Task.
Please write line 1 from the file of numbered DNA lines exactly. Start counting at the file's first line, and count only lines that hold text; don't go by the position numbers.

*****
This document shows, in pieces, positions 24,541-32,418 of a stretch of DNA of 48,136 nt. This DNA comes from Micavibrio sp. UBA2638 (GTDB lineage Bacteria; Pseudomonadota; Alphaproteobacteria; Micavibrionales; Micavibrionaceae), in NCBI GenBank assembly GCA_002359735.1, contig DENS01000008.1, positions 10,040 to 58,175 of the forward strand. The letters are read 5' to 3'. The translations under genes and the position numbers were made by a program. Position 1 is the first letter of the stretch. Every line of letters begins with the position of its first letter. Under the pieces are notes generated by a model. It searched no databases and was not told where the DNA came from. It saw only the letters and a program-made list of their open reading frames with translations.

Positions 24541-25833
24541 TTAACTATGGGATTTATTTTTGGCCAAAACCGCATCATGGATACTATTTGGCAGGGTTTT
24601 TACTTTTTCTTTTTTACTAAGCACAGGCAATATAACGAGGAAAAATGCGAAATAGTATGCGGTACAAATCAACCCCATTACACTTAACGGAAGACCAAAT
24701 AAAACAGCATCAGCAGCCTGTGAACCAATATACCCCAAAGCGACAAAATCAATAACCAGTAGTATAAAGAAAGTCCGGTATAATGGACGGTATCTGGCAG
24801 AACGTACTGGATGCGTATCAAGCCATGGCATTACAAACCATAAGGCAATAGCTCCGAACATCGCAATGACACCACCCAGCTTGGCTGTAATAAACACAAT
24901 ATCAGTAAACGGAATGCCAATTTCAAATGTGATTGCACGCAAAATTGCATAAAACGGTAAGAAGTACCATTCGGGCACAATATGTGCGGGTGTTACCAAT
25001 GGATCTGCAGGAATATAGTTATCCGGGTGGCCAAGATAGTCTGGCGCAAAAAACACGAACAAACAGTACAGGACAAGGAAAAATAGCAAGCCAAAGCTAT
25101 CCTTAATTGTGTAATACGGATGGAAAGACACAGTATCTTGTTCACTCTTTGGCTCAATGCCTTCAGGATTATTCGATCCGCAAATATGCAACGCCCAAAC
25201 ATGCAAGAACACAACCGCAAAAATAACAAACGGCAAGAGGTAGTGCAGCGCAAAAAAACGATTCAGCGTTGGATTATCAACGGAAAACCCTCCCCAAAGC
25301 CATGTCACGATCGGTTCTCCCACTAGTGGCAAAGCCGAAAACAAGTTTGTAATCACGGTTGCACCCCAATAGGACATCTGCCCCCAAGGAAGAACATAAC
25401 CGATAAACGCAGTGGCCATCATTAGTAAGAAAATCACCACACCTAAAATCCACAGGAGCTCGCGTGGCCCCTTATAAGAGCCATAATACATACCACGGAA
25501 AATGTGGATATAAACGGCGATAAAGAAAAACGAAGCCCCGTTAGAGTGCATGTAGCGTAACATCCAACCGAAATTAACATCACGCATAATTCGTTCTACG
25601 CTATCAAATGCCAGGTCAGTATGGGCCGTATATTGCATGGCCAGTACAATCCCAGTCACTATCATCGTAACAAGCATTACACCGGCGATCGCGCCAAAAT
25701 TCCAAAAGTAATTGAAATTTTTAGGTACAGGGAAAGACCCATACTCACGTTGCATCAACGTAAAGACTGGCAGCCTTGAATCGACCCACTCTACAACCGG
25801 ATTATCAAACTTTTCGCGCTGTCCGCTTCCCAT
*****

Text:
This document shows, in pieces, positions 24,541-32,418 of a stretch of DNA of 48,136 nt. This DNA comes from Micavibrio sp. UBA2638 (GTDB lineage Bacteria; Pseudomonadota; Alphaproteobacteria; Micavibrionales; Micavibrionaceae), in NCBI GenBank assembly GCA_002359735.1, contig DENS01000008.1, positions 10,040 to 58,175 of the forward strand. The letters are read 5' to 3'. The translations under genes and the position numbers were made by a program. Position 1 is the first letter of the stretch. Every line of letters begins with the position of its first letter. Under the pieces are notes generated by a model. It searched no databases and was not told where the DNA came from. It saw only the letters and a program-made list of their open reading frames with translations.